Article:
If I could sum up this book, the last in The Hunger Games trilogy in one word; that word would be ‘brutal’.
Unrelenting, would be another. As would outstanding.
The story begins shortly after the shocking ending of the previous book and finds Katniss and Prim, their other and Gale as well as others in the supposedly destroyed District 13, the district that was apparently made an example of by the capital of Panem. However, it turns out that yet again, what Capitol says has no bearing upon the actual facts.
Because of her actions in the first Hunger Games and the Quarter Quell (the name for the games that take place every twenty five years, this being set in the 75th anniversary), Katniss Everdeen is given a task by the leadership of District 13 and become the Mockingjay, the face of the rebellion and unite the twelve districts in an uprising against President Snow and end his tyranny.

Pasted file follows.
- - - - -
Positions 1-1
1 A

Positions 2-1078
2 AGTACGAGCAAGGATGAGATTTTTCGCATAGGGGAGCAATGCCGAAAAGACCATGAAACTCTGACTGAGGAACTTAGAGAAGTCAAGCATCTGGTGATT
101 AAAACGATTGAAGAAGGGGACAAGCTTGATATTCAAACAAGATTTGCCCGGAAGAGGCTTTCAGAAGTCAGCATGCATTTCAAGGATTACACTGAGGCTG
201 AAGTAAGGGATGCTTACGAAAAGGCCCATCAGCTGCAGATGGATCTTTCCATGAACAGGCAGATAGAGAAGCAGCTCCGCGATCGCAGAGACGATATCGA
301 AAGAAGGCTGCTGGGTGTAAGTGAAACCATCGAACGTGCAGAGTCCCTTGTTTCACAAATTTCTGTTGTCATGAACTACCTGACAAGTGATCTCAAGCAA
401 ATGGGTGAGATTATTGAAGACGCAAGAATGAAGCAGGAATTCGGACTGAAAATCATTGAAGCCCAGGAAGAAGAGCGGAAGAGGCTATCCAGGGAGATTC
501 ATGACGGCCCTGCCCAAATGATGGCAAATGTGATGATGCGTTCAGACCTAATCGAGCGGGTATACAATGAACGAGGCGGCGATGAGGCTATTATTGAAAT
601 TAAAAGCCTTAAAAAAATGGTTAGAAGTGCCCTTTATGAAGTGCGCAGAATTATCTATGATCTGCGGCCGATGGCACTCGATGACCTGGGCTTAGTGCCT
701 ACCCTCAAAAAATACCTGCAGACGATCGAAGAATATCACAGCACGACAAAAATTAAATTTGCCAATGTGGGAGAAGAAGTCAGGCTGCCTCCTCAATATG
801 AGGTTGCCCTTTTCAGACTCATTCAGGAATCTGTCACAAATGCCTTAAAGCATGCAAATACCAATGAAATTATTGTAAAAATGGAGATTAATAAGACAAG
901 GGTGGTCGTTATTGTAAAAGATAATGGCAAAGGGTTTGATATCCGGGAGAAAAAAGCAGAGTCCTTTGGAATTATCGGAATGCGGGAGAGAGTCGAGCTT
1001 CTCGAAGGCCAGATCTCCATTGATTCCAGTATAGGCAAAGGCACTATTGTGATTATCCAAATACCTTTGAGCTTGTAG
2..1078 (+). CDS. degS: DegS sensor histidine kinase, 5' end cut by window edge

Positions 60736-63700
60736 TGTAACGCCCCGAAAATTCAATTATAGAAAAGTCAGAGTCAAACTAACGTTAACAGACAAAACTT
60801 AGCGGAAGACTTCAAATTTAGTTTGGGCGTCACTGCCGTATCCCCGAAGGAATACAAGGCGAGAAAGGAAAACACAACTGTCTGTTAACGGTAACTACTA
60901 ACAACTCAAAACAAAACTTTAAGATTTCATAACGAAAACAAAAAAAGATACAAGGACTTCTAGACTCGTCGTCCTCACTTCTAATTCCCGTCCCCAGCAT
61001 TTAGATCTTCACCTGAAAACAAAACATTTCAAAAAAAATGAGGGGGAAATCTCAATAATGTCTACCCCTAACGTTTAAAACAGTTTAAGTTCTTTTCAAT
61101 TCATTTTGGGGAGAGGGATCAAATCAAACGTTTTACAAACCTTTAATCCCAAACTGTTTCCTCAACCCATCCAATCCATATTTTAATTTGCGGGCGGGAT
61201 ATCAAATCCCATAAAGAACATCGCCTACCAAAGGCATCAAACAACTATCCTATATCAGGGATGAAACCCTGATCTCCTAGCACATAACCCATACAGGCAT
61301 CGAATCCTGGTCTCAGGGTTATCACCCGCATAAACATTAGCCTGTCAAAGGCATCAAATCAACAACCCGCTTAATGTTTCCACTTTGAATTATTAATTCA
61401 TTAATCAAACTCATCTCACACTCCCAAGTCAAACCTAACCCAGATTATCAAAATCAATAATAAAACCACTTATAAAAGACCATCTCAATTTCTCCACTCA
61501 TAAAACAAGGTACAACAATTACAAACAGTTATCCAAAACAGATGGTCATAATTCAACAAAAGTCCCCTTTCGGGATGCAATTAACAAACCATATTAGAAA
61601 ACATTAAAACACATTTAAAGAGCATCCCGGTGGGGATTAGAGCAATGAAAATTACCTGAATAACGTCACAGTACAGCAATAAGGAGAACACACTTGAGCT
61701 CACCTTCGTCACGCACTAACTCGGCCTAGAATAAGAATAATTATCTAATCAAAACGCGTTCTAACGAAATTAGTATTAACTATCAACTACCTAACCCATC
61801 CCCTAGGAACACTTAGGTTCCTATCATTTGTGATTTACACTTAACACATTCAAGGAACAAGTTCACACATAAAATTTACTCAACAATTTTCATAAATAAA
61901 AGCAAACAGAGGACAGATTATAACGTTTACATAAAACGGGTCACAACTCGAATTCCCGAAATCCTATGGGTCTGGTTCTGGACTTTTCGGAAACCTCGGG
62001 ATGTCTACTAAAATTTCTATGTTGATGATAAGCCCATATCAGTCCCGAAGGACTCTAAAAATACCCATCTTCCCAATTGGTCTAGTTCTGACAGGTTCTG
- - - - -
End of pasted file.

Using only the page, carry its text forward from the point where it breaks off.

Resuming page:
And that’s really all I can say about the story without giving anything away. As has come to be expected with the tone set by the first two books, Mockingjay is not an easy ride either for Katniss and company or for me as a reader.
Whilst there are lighter moments spaced throughout the book, given what has come before, it’s not long before the action starts again we’re taken on an emotional rollercoaster ride. And the ride doesn’t exactly come to a gentle stop either. In my review of The Hunger Games, I remarked on how one particular death was heartrending but there is such a tragic loss in Mockingjay that I was so hoping that it was not to be, that there would be a miracle rescue.
Is there a victory or happy ever after for Katniss? That’s entirely debatable, I think. Mockingjay, like the first two, is an amazing book and kept me reading wishing that I had an even longer commute. This and the entire trilogy are one of the best things that I’ve read. It is thought-provoking and its impact will be with me for a very long time.